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Old 10-11-2014, 05:02 PM
 
Location: Mexico City, formerly Columbus, Ohio
12,793 posts, read 12,788,161 times
Reputation: 5466
Quote:
Originally Posted by db108108 View Post
Downtown needs critical mass before these tall buildings emerge. With so much open space yet to infill, developers can easily get away with small to mid-height buildings because land is not at a premium at the cost does no justify the benefits. When that land is filled, then you'll see more tall development.

Another issue in central Ohio is the lack of traffic. People more inclined to live in the suburbs and who work downtown don't really have to take traffic into consideration when making that decision. There are some choke points, but it's still pretty easy to get around. If it took 90 minutes instead of 20-30 to get from Dublin to downtown, then you'd see more people moving downtown. More demand = more building, and more building means more tall buildings. You can look at Toronto as a great example of this. Not that Columbus is on that level, but the amount of really tall skyscrappers going up in Toronto is astounding - far more than anywhere else in North America. That's not necessarily due to people wanting to live in these buildings, but instead because it may take hours to get to work if they lived outside of the core. If Columbus continues it current rate of growth it WILL get there, it's just going to take a decade or two more.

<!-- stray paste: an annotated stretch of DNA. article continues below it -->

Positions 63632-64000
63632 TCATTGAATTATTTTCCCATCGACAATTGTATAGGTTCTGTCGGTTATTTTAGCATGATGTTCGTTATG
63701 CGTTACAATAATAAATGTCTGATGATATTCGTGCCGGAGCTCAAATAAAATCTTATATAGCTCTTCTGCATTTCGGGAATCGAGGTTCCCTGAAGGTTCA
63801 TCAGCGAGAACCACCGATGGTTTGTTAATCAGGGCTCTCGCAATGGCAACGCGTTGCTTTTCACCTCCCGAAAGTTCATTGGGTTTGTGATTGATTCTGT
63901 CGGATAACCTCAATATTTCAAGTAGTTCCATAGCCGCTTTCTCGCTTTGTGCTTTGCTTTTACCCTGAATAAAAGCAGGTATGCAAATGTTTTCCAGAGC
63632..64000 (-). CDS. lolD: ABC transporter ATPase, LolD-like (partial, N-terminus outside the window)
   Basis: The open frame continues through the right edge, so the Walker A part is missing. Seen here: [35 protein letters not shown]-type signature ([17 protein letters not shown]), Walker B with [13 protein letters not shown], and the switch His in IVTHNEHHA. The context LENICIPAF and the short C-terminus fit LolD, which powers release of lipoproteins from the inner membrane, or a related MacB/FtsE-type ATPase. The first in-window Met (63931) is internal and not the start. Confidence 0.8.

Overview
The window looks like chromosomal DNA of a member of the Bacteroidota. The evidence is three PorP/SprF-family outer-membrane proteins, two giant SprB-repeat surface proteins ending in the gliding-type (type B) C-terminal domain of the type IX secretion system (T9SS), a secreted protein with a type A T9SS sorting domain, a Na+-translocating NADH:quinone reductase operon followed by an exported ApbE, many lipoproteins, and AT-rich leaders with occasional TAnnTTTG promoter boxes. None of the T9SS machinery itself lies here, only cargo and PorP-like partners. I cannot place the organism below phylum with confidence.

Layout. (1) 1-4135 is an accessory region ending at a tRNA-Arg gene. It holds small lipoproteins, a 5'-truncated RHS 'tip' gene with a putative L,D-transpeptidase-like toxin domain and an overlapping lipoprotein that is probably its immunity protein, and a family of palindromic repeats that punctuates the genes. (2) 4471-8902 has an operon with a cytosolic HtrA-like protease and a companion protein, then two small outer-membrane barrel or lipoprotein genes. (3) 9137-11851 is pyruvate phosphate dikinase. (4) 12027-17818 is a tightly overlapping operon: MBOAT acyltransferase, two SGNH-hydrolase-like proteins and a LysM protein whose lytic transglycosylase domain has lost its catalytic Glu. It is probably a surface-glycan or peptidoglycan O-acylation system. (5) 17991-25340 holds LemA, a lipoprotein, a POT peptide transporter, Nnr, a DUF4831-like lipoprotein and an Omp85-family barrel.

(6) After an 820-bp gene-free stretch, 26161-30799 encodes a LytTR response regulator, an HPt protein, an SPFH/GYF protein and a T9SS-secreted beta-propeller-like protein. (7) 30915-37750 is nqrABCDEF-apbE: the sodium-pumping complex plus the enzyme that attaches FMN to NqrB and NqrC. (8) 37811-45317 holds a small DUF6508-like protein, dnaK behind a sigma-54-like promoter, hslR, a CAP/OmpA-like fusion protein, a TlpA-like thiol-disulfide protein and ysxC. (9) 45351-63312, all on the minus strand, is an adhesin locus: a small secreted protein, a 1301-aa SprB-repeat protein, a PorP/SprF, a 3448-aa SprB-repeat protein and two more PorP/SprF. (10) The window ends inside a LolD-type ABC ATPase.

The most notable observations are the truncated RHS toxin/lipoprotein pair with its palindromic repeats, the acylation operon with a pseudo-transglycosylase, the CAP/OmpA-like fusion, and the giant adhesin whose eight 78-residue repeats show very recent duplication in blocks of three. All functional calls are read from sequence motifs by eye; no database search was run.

Toronto's condo boom is a lot like Miami's pre-recession. It's going to bust and bust hard.
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Old 10-12-2014, 12:16 AM
 
Location: Columbus, OH
166 posts, read 245,006 times
Reputation: 115
Quote:
Originally Posted by db108108 View Post
Downtown needs critical mass before these tall buildings emerge. With so much open space yet to infill, developers can easily get away with small to mid-height buildings because land is not at a premium at the cost does no justify the benefits. When that land is filled, then you'll see more tall development.

Another issue in central Ohio is the lack of traffic. People more inclined to live in the suburbs and who work downtown don't really have to take traffic into consideration when making that decision. There are some choke points, but it's still pretty easy to get around. If it took 90 minutes instead of 20-30 to get from Dublin to downtown, then you'd see more people moving downtown. More demand = more building, and more building means more tall buildings. You can look at Toronto as a great example of this. Not that Columbus is on that level, but the amount of really tall skyscrappers going up in Toronto is astounding - far more than anywhere else in North America. That's not necessarily due to people wanting to live in these buildings, but instead because it may take hours to get to work if they lived outside of the core. If Columbus continues it current rate of growth it WILL get there, it's just going to take a decade or two more.